US.20220325.032 · Person · late 1920s or early 1930s-

June Burns Bové earned an MA from New York University in costume studies. For 20 years a contract employee of the Costume Institute of the Metropolitan Museum of Art, June is textile conservator for Yeshiva University Museum and has been an adjunct assistant professor in the School of Graduate Studies of Fashion Institute of Technology since 1991, where her specialty is costume exhibition. She has consulted for many museums and institutions and in 2011, the Costume Society of America named her a Fellow of the Society.

Bow, Clara, 1905-1965
US.20180702.020 · Person · 1905-1965

Clara Bow was an American actress who got her start in silent film in the 1920s and successfully made the transition to talkies in 1929. She was nicknamed "The It Girl" following her globally renowned role as a shopgirl in the 1927 film It.

US.20220325.061 · Corporate body · 1894-

The Bowery Mission provides caring and safe Residential Programs for women in crisis to achieve personal goals for life and work, heal from past trauma, and overcome barriers to independent living. All women are invited into a faith-based community committed to practicing hospitality, showing respect, and restoring hope.

Boxer, Leonard
US.20200328.013 · Person · [1923]-2009

Leonard Boxer was born in the Bronx, New York, around 1923. After serving in the U.S. Army during WWII, Boxer worked for fashion manufacturers. In 1976, Boxer answered an ad in WWD and became a founding partner of Liz Claiborne Inc. At Liz Claiborne, Boxer was responsible for dealing with overseas management. Boxer left Claiborne in 1985. In addition to his work in the fashion industry, Boxer taught pattern making at the Mayer School of Fashion Design. Leonard Boxer passed away in 2009 at the age of 86.

Boyd, Harvey
US.20180702.083 · Person · 1942-1994

Harvey T. Boyd was a fashion illustrator, art teacher and painter, working in New York City. Boyd designed for Elizabeth Arden and worked with the Estée Lauder company. From 1968 until his death in 1994, Boyd taught in the art department at the Fashion Institute of Technology.

Bozett, John Paul
US.20190403.001 · Person

John Paul Bozett was a fashion designer and illustrator working in the mid-20th century. He was a sketch artist associated with Sophie of Saks Fifth Avenue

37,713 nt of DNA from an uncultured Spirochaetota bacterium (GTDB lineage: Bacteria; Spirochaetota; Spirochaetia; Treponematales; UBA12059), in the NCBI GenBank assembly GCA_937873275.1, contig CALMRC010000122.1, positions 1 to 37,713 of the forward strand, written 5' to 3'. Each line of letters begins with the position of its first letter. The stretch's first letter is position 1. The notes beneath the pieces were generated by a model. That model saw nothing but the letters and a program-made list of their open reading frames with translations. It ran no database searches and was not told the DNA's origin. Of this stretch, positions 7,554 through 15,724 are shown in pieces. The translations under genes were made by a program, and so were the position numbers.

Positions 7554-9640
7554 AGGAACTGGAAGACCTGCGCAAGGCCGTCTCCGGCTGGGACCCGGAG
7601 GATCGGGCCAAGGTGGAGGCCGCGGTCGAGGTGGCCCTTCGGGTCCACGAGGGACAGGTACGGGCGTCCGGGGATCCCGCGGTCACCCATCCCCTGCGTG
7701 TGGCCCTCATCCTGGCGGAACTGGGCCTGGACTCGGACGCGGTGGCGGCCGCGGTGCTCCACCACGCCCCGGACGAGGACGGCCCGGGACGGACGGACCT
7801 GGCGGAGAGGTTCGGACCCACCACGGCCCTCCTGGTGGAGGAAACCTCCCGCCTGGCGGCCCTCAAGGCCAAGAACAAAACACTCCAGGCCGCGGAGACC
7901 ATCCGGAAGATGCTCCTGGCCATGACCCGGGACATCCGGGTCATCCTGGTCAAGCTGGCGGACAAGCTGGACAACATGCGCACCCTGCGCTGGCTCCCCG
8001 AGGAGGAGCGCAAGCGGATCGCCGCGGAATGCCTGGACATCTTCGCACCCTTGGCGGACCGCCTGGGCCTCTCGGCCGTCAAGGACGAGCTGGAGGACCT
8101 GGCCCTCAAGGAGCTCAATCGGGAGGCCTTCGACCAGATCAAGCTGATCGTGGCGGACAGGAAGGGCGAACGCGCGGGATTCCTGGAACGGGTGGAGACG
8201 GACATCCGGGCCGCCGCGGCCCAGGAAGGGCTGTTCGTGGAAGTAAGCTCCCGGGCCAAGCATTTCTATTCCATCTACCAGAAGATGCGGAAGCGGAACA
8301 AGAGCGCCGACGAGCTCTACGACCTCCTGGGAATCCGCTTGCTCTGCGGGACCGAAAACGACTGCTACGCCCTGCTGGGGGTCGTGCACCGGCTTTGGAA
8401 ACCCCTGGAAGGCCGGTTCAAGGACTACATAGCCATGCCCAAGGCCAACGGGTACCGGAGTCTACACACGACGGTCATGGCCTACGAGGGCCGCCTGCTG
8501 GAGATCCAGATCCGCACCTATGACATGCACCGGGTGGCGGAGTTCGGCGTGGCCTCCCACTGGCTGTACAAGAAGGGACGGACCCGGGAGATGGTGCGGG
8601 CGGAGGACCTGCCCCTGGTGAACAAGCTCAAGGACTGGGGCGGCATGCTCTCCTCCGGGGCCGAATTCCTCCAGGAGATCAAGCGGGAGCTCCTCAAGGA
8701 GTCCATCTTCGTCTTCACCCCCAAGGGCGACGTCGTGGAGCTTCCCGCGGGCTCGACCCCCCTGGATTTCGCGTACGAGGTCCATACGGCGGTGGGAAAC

US.20240422.001 · Person · 1924-1986

Brader-Ashley was an American fashion illustrator active during the twenty years following World War II. She began her fashion career as a seamstress at Marshall Fields, and in 1943 became a fashion illustrator at the May Co. In 1946 she was offered a fashion illustration position with retailer Cyril Magnin. In 1948 she moved on to Nieman Marcus. In the 1950's she travelled to Europe, free-lanced, and became known for her signature colors: muddy browns, rich khakis, deep olive green and orange. Her work for Joseph Magnin in the 1960's is partly responsible for Women's wear daily honoring the firm with an award for longtime production of the best fashion advertising in the business.

Bradley, Warren K.
US.20220316.001 · Person · 20th and 21st century

Warren K. Bradley is a veteran in the fashion /art industry. Mr. Bradley has worked for such companies as Essence Magazine, WWD, Sportswear Intl., Creare de Sola (Italy), Oscar de la Renta, Girbaud, Indygo/Kenar, Unisa leathers, and many others. As an illustrator, he has worked for Pierre Cardin Menswear, New Yorker Magazine, PBS, CNN, Ruder Finn, and assorted other design/ illustration / consulting accounts. As the first African American Courtroom Artist (for a National network), he created illustrations and on-air graphics for ABC News, Nightline, and has covered high-profile cases such as First Lady Imelda Marcos, Sean (Puffy) Combs, and current President Donald Trump. He has been an educator for many years- teaching at FIT, Art Institute of New York, Parsons School of Design, (where he has taught in each of the 3 fashion divisions - BFA, AAS & Continuing Ed.), as well as having taught various age groups in public schools & workshops. Recently, he has exhibited his artwork and led workshops in galleries and museums, such as Leslie Lohman, and Studio Museum in Harlem.

Braetan and Braefair, Inc.
US.20200923.007 · Corporate body · 1964-1998

Braetan and Braefair, Inc. was a leather manufacturer in New York. The company was in business from 1964 to 1998.

Branch, Clara
US.20230524.004 · Person · late twentieth century (active)

Clara Branch was an alumna of FIT having graduated in 1948. She became a member of the staff and faculty of the Fashion Design Department, and founded the The Soul Club, a student club at FIT, serving as the club’s advisor until her retirement in 1991. The Soul Club is best remembered for its annual standing-room only event, The Soul Fashion Show, which was held at FIT from 1971 through the early 1990s. Branch directed these shows which featured the work of young Black designers and models, and were supported by the larger community of the New York City fashion industry.